by Staff Writers
Washington DC (SPX) Oct 05, 2011
New technology that combines production of electricity with capture of carbon dioxide could make billions of barrels of oil shale - now regarded as off-limits because of the huge amounts of carbon dioxide released in its production - available as an energy source.
That's the topic of the latest episode in the American Chemical Society's (ACS) award-winning "Global Challenges/Chemistry Solutions" podcast series.
Adam Brandt, Ph.D., notes in the podcast that almost 3 trillion barrels of oil are trapped in the world's deposits of oil-shale, a dark-colored rock laden with petroleum-like material. Brandt and colleague Hiren Mulchandani are at Stanford University.
The United States has by far the world's largest deposits in the Green River Formation, which covers parts of Colorado, Utah and Wyoming.
The domestic oil shale resource could provide 1.2 trillion to 1.8 trillion barrels. But concerns over the large amounts of greenhouse gases - mainly carbon dioxide - released by current methods prevent many companies from trying to extract oil from shale.
Brandt's answer is EPICC - a self-fueled method that generates electricity, as well as the heat needed to produce that electricity from shale.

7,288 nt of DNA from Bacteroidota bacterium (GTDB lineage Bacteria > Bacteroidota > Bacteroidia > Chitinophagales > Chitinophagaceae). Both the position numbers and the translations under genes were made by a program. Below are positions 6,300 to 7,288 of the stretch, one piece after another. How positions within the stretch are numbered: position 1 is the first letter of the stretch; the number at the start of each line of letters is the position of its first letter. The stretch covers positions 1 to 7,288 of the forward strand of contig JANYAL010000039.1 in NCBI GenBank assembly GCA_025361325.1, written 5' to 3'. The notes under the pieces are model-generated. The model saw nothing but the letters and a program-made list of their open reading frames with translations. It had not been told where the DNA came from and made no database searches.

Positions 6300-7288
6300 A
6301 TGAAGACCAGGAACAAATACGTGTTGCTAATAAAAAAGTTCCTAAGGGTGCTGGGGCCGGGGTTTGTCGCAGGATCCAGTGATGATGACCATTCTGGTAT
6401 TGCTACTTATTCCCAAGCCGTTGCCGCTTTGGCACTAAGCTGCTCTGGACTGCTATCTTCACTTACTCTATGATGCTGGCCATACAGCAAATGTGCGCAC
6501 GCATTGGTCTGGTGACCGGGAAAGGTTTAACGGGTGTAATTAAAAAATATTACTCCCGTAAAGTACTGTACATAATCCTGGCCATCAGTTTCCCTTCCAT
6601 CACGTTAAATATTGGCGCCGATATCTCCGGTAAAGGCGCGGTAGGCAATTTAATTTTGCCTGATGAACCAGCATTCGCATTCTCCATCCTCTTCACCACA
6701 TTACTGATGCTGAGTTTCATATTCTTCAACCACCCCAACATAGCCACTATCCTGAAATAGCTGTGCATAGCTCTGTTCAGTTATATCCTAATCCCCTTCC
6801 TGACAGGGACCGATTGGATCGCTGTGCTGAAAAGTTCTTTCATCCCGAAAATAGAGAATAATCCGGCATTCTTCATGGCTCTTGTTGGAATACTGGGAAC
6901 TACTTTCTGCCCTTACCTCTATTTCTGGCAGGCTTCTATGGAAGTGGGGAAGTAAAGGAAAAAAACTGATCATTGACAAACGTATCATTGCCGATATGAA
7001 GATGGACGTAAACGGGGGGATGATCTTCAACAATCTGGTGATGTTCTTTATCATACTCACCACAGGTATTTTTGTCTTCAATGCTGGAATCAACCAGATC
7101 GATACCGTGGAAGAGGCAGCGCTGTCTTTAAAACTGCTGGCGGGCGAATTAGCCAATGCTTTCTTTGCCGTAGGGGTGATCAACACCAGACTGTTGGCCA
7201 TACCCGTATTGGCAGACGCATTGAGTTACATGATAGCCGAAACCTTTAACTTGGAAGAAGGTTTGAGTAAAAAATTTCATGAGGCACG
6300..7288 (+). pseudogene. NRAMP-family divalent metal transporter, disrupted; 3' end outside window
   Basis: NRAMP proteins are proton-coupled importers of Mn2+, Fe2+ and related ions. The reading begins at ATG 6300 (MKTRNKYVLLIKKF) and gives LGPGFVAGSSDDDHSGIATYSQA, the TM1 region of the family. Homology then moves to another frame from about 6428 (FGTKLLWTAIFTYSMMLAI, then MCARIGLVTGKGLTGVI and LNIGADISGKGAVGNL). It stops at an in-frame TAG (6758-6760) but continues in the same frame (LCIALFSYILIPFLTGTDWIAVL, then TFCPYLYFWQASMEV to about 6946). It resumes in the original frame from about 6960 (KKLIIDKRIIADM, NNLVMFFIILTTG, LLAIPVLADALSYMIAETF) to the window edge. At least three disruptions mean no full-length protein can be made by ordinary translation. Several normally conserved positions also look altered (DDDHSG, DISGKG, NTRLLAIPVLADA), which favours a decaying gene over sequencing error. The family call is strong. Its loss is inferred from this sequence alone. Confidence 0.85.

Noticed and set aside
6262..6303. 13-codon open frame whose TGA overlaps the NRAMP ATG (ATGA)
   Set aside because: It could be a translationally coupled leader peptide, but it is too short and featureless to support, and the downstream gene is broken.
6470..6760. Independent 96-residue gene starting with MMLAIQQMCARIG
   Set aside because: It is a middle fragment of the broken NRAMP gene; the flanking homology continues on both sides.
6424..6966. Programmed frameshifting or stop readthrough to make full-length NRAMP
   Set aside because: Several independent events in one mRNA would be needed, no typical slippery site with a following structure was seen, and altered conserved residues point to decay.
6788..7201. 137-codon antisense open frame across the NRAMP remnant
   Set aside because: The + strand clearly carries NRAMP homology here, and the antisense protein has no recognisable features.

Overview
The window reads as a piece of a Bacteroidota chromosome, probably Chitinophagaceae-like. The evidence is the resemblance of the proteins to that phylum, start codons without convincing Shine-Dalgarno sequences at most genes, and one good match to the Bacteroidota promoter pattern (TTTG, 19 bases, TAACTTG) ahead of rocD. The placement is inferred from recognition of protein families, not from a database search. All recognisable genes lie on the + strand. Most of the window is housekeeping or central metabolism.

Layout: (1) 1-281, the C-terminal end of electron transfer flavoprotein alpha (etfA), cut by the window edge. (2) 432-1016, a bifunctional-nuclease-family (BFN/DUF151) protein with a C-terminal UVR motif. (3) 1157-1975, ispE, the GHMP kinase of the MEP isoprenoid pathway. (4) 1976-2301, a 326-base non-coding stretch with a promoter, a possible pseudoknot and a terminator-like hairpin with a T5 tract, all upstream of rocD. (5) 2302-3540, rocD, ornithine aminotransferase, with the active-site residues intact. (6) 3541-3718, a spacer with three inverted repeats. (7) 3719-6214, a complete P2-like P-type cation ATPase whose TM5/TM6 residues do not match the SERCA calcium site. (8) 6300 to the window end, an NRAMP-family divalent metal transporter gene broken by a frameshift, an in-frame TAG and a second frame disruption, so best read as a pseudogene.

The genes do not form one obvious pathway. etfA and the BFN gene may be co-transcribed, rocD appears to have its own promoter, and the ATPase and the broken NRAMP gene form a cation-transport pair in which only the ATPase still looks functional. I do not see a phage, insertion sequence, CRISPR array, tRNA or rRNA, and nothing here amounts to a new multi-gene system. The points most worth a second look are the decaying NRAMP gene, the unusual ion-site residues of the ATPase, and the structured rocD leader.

The report, which appears in ACS' journal Energy and Fuels, describes how EPICC could generate large amounts of electricity without releasing into the atmosphere carbon dioxide from burning the shale. That carbon would be captured and stored underground as part of the production process.
American Chemical Society
Powering The World in the 21st Century at Energy-Daily.com
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Iraq awards oil project to Australian firm
Baghdad (AFP) Oct 4, 2011
Iraq has awarded a $518-million contract to expand oil export facilities in the south of the country to a subsidiary of Australian firm Leighton International, the government said on Tuesday. The project must be implemented within 16 months and will be funded by a Japanese government loan, government spokesman Ali al-Dabbagh said in a statement. The total value of the contract is $518,15 ... read more
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